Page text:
Setting boundaries in grief is crucial for your emotional well-being and your healing process.


Here are 5 reasons why setting boundaries will help you to move forward in your grief:
  1. Protecting yourself: Grief is a highly personal and sensitive experience. Setting boundaries allows you to protect yourself from potential triggers (activators) or situations that might exacerbate your grief or cause additional distress. It gives you the space and control to navigate your grief journey at your own pace and in ways that feel comfortable and supportive to you.

  2. Respecting your needs: Grief affects everyone differently, and individuals have varying needs when it comes to processing their emotions and seeking support. By setting boundaries, you communicate your specific needs and preferences to others, enabling them to understand how to best support you during this difficult time. It ensures that your needs are respected and met, helping you feel more understood and supported. I know this is hard. But you have to verbalize what you need or they won’t know.

  3. Preserving your energy: Grief is emotionally and physically draining. Setting boundaries helps you conserve your energy and prioritize self-care. It allows you to allocate time and space for activities that nurture and rejuvenate you, such as rest, relaxation, engaging in hobbies or seeking professional support. By managing your energy levels and establishing healthy boundaries, you can prevent burnout and maintain a healthier balance in your life.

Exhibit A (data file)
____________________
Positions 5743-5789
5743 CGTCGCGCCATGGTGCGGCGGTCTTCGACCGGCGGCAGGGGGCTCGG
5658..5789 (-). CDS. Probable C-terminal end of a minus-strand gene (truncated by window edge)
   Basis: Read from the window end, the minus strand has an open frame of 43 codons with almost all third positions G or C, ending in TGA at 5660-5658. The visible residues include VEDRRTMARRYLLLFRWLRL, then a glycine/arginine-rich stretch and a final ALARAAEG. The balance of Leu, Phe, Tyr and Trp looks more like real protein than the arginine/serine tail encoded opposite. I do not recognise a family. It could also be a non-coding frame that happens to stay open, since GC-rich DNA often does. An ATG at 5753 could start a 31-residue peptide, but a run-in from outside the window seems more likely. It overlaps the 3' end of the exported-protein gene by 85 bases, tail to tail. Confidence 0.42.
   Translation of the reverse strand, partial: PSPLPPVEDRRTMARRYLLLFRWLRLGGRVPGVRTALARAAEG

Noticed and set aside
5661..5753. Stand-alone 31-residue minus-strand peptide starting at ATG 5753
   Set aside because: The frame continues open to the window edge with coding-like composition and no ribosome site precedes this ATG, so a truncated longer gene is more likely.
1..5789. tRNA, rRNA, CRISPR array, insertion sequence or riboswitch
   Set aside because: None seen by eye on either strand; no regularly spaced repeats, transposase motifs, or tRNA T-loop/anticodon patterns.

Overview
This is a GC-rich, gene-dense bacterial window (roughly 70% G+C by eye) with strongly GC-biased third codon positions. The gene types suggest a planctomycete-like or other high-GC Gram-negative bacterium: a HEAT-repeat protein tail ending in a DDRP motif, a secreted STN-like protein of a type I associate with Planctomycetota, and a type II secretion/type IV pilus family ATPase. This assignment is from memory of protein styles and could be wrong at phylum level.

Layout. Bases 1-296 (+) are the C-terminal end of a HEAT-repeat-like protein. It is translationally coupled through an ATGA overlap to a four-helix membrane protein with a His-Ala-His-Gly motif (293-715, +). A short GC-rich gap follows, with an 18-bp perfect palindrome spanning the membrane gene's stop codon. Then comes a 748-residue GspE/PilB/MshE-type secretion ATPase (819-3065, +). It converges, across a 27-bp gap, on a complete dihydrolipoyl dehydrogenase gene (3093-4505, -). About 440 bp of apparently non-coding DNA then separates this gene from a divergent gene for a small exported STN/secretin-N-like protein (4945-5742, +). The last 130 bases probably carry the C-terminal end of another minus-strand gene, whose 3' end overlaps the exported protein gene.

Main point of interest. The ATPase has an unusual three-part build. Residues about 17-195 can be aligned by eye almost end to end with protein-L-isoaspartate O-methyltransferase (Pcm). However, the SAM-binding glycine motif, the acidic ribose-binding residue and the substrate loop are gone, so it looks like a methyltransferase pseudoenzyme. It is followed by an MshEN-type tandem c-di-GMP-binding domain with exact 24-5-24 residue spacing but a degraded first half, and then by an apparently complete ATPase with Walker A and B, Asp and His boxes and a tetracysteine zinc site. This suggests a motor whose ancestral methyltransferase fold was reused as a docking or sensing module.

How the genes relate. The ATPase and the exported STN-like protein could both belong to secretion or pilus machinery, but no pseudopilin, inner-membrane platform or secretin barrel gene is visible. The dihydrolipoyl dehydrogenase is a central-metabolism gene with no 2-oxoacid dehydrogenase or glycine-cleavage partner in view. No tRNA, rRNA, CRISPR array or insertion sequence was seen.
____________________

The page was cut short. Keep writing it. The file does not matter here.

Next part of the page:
4. Honoring your grief process: Grief is a unique journey, and each person copes with it in their own way. Setting boundaries helps you honor your grief process and gives you permission to experience and express your emotions authentically. Don’t let anyone tell you you are grieving “wrong” or you should be “done” grieving by now. You need to do you. By setting boundaries, you create a safe space to grieve in a way that feels right for you.

  5. Establishing healthy relationships: Boundaries in grief can also help maintain healthy relationships with others. You need to take care of you first. If there is a relationship that is not serving you, push pause on it for now. By setting clear boundaries, you promote healthier and more compassionate interactions with those around you. Find those who are supportive of where you are now.


The next time you have an encounter with someone who rubs you the wrong way, take a moment. Call to mind what Ashley Judd did. It is more than OK to say, “That is not sitting well with me.” You matter. Your healing matters.


Send me an email, and let me know what you are going to do to keep your boundaries in check while you grieve.




Jody Hello Portrait2.jpg

Hi, I'm Jody!

I’m a widow, grief expert, widow coach, and mom. I hope that Widows in the Workplace is able to provide you with comfort, support and guidance while you find your way with your grief journey. 

It is possible to Rediscover, Reimagine and Relaunch your Life again. You do not need to do it alone.